By Anil D’Souza
VP, Learning at Traliant
The common complaint against compliance training is that it’s dull and boring. How did it get that reputation?
Unfortunately, that’s a valid and real complaint. We’ve all seen one-size-fits-all compliance courses that aren’t designed for the individual learning requirements of a diverse workforce. Text-heavy definitions, historical backgrounds, verbatim quotes from laws and regulations, and some quizzes thrown in for good measure − no surprise employees complain. The training doesn’t connect with their actual experiences, and it doesn’t motivate people to change their behavior.
So, how do you break out of that ‘boring’ tradition?
It may sound obvious, but the goal of compliance training is not to make employees experts in the law, so why spend so much time on it? Training should focus on general compliance principles and preparing employees to spot issues and unethical or illegal behavior and to respond appropriately and report it.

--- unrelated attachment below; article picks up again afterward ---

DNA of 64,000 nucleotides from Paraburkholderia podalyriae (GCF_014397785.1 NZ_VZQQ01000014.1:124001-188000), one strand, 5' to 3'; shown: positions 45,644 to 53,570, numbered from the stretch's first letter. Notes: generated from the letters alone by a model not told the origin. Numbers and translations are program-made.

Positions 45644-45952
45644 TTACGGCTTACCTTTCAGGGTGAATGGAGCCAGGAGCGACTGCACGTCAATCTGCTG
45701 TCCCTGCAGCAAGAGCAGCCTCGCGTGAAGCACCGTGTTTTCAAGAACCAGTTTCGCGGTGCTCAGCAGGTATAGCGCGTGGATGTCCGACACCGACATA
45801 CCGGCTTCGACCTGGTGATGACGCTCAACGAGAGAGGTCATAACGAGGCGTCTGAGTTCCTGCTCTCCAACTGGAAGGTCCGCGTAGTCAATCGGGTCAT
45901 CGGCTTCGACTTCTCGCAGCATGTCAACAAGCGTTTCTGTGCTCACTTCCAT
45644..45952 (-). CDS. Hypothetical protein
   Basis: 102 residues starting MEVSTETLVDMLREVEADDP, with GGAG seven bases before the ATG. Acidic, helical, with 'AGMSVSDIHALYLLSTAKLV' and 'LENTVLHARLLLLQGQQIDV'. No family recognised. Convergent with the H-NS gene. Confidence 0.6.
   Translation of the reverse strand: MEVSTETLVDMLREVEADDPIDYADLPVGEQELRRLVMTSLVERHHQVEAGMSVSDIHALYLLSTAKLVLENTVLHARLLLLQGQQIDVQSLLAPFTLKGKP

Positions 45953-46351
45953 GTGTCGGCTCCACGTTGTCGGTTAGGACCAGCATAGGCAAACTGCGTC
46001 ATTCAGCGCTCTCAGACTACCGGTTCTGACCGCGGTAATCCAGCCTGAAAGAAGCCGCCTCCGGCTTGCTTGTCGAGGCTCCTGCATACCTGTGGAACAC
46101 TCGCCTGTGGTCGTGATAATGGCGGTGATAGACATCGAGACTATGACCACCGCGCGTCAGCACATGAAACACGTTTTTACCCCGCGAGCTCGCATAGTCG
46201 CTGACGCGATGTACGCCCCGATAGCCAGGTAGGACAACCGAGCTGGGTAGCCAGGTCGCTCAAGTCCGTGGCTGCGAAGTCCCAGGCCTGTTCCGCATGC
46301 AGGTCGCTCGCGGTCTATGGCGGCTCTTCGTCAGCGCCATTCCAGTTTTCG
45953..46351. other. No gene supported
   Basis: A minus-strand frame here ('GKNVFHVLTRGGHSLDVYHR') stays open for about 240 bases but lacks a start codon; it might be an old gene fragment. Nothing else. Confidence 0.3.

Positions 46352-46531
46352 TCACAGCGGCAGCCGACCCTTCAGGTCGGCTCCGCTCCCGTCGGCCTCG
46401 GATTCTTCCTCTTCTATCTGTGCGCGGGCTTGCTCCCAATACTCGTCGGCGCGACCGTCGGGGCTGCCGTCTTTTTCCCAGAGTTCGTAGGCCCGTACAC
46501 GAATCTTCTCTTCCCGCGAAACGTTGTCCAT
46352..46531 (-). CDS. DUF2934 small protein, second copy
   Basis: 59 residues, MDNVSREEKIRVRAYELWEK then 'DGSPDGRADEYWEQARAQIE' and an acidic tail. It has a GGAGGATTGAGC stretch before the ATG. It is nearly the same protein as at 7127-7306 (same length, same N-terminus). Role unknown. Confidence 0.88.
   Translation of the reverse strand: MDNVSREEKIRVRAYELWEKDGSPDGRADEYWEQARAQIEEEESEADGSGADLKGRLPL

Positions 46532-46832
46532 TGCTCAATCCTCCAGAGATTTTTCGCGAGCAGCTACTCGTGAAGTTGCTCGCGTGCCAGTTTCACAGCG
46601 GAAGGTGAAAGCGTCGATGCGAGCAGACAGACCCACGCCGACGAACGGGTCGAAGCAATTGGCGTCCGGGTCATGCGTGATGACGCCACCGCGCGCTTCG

What are some of the learning strategies you’ve found to be most effective in designing compliance training?
Having spent 20 years in the industry, it’s essential to adapt learning formats and styles to meet the needs of a changing workforce. For example, the growing segment of millennial learners respond best to training that provides a relevant, familiar and appealing experience. Watching Netflix, Hulu or Amazon TV is a lot more enjoyable than enduring a typical lecture-based, information-overloaded online compliance course.
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